Have you ever met someone who gave you butterflies? Just a touch or glance from him or her would cause the unruly suckers to lose control in the pit of your belly. When this happened, you swooned from the high it gave you. You proclaimed in your heart that you had finally met the one. Every time you thought of this person, the butterflies were unleashed once more.
Unfortunately, the butterfly effect does not guarantee a happily ever after ending. Many good relationships start out with chemistry. Some grow into a loving and healthy relationship. Others transform into a relationship that is physically and emotionally unhealthy.
It’s easy to say what you would or wouldn’t tolerate in a relationship. If the spark is absent, does that make it a good or bad relationship? Would you look over a relationship that lacked common interest? Does one size really fit all?
People often approach verbal and physically abusive relationships by questioning why the victim chose to stay. As I analyzed this question, I pondered over the possible reasons:
- To uphold the image of marriage. What you see is not always what you get.
- Ashamed of failure. It’s easier to pretend like everything is fine to avoid unwanted attention.
- Denial that they are suffering from abuse. The abuse is often justified and dismissed in the victim’s head.
- Isolation. There is no one to tell once the victim has pushed everyone away.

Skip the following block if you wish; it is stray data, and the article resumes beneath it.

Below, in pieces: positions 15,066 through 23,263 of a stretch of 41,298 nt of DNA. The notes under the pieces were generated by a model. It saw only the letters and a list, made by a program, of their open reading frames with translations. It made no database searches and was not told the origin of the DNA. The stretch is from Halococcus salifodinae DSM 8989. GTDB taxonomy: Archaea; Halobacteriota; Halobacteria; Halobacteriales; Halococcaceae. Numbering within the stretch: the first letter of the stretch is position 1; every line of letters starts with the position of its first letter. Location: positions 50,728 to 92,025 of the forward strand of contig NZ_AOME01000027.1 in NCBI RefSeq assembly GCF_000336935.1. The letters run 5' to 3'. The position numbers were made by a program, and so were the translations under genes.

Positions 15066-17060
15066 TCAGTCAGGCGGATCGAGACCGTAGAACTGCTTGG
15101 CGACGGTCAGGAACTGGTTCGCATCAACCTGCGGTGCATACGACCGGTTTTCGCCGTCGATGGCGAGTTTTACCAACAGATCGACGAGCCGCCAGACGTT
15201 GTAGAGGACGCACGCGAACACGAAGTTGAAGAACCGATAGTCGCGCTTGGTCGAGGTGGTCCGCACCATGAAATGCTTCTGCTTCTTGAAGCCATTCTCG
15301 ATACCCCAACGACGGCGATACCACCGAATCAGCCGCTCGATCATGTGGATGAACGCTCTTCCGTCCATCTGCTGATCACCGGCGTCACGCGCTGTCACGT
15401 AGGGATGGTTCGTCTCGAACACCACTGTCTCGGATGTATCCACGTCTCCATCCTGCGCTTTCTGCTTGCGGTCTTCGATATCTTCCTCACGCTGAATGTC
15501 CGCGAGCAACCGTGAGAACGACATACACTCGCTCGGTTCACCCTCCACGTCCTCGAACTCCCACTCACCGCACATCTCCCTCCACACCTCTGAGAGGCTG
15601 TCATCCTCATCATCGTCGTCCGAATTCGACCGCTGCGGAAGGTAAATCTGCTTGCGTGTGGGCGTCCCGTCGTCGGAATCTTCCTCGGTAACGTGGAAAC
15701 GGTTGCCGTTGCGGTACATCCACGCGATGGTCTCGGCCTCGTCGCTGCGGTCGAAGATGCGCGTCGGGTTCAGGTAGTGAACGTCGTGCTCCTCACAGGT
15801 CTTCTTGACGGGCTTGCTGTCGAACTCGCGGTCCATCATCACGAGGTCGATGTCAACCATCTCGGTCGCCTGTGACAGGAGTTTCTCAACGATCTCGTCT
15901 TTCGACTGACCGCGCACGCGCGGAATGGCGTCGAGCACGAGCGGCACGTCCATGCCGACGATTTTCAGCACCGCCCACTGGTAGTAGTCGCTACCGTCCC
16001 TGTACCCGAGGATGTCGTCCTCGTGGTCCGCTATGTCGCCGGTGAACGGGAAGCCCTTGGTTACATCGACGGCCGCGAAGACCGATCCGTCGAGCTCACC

- Dysfunction becomes normal. The victim starts to see their predicament as normal.
- Numbness sets in. The brokenness and fear the victim once felt disappears.
- Belief that things will get better. The victim patiently waits for the abuser to change.
What’s the strangest advice anyone has ever given you about marriage? The four things I will never forget are as follows:
- Love is a good thing, but marriage is business.
- Save $20 out of each check for emergency purposes.
- Always keep an overnight bag in your trunk.
- Never lose your independence.
Did I understand the advice when I received it? No. Do I understand it now? Yes.
No one can tell you when it’s time to exit a relationship. It is my hope that you understand that God never intended for anyone to live in fear. As you guard your heart, pray that He will open the door for you to get out. When He does, don’t walk… run. If you are leaving with nothing except your life, count it all joy because that’s enough for you to start over again.
If you are not in an abusive relationship, I advise you to be there, listen and comfort the victim in their time of need. Don’t be so quick to judge and ask questions. Instead, use your energy for a greater cause.
For more information about domestic violence, visit http://www.thehotline.org.
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